Since the last National Symposium on Homelessness Research in 1998, much of our attention has focused on persons experiencing chronic homelessness and on efforts to end the longstanding national challenge of homelessness. Research, knowledge development, opportunity, and advocacy have each served to address our concerns, and the result has been a significant revitalization in our national response. Parallel advances suggest the emergence of a coherent, de facto system of service to address homelessness. While the system has yet to realize full expression, its easily identifiable components provide opportunities to focus our efforts and demonstrate that positive outcomes are occurring. The operational components of the de facto system, which will be discussed in this paper, challenge us to consider what further successes we might achieve with a formal system that strives to rectify homelessness. The emergence of the de facto system has been fostered by at least four factors:
- A deepened empirical understanding of the heterogeneity within the population of people experiencing homelessness,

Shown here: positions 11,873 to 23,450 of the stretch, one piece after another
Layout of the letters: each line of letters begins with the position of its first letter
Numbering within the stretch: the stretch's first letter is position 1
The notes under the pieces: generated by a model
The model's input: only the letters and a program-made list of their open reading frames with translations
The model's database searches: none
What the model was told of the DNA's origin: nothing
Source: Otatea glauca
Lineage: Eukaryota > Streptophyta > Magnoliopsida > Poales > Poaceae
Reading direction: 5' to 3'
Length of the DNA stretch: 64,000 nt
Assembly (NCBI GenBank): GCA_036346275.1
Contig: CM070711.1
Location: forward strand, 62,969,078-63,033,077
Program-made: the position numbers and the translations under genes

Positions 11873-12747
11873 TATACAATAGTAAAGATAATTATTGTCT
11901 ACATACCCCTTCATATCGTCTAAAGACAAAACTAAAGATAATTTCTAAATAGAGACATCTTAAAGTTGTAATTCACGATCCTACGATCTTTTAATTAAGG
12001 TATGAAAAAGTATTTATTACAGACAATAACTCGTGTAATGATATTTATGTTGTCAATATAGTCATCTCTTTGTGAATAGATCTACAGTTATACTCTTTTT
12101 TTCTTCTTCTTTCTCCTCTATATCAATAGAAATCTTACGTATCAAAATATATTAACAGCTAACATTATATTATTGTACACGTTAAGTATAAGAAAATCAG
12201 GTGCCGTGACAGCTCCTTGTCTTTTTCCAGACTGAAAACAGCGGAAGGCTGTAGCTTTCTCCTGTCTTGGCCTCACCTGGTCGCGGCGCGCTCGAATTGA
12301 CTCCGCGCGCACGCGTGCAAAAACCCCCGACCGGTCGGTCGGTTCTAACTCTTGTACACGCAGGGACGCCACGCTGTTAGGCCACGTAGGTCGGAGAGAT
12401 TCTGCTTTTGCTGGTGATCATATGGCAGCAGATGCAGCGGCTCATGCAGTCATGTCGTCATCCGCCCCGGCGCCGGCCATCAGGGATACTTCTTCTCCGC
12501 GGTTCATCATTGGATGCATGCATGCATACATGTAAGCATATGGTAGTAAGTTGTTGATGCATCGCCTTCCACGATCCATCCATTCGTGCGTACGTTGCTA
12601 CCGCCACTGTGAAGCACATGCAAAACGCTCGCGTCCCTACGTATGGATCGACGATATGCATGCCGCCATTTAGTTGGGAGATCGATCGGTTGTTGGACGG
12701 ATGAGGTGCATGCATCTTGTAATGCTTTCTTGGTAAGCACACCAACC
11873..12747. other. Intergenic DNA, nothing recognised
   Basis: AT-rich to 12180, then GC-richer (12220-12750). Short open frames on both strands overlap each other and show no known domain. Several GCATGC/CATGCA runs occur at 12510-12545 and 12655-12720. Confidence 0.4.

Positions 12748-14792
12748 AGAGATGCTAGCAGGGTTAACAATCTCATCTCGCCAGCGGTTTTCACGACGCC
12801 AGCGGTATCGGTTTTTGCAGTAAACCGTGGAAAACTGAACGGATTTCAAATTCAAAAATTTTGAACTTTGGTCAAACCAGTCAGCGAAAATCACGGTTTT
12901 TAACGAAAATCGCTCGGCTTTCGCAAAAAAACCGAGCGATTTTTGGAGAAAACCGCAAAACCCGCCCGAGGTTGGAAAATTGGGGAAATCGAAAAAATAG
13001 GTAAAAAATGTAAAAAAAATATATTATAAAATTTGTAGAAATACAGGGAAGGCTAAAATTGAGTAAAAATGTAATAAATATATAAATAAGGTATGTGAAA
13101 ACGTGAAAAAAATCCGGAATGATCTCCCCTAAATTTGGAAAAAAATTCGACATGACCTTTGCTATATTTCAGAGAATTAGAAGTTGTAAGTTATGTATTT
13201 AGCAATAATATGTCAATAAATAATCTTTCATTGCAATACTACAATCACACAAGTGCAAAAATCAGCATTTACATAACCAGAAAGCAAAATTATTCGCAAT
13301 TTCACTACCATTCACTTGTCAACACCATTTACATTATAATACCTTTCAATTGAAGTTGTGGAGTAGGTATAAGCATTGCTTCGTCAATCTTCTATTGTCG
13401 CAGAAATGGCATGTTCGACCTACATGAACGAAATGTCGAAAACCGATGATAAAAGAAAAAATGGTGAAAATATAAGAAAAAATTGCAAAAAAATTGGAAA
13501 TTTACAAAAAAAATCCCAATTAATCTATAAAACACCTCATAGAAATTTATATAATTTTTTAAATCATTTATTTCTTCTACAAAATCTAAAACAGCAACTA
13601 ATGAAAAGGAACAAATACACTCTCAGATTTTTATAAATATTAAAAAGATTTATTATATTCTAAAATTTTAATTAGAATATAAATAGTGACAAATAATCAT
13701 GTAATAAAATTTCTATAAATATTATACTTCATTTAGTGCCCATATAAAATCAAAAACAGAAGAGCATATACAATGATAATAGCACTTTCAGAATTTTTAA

- A growing store of effective service responses,
- Service providers that are increasingly adept, and
- The development of multi-partner collaborations among providers that help address the multiple facets of homelessness.
Papers at the previous Symposium (see Fosberg & Dennis, 1999) acknowledged developments in these areas (see Rosenheck et al., 1999; McMurray-Avila et al., 1999; Dennis et al., 1999), and at least three of these factors receive attention in other papers in this Symposium. Before examining the proposed systemic response, this paper will discuss the history of homelessness in the United States. After a discussion of the changes in our approach, a section on the prevention of homelessness and another on global perspectives on homelessness will follow.